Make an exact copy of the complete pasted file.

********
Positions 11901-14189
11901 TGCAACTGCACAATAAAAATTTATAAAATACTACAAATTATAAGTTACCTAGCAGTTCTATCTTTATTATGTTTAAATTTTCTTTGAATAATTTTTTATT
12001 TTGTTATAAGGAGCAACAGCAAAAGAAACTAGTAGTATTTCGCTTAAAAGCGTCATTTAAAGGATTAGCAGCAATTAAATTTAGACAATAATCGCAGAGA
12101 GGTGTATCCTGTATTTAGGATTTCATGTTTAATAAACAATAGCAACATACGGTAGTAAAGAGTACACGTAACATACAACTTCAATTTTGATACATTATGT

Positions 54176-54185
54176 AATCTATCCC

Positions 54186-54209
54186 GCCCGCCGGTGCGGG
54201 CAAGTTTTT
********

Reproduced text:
Positions 11901-14189
11901 TGCAACTGCACAATAAAAATTTATAAAATACTACAAATTATAAGTTACCTAGCAGTTCTATCTTTATTATGTTTAAATTTTCTTTGAATAATTTTTTATT
12001 TTGTTATAAGGAGCAACAGCAAAAGAAACTAGTAGTATTTCGCTTAAAAGCGTCATTTAAAGGATTAGCAGCAATTAAATTTAGACAATAATCGCAGAGA
12101 GGTGTATCCTGTATTTAGGATTTCATGTTTAATAAACAATAGCAACATACGGTAGTAAAGAGTACACGTAACATACAACTTCAATTTTGATACATTATGT

Positions 54176-54185
54176 AATCTATCCC

Positions 54186-54209
54186 GCCCGCCGGTGCGGG
54201 CAAGTTTTT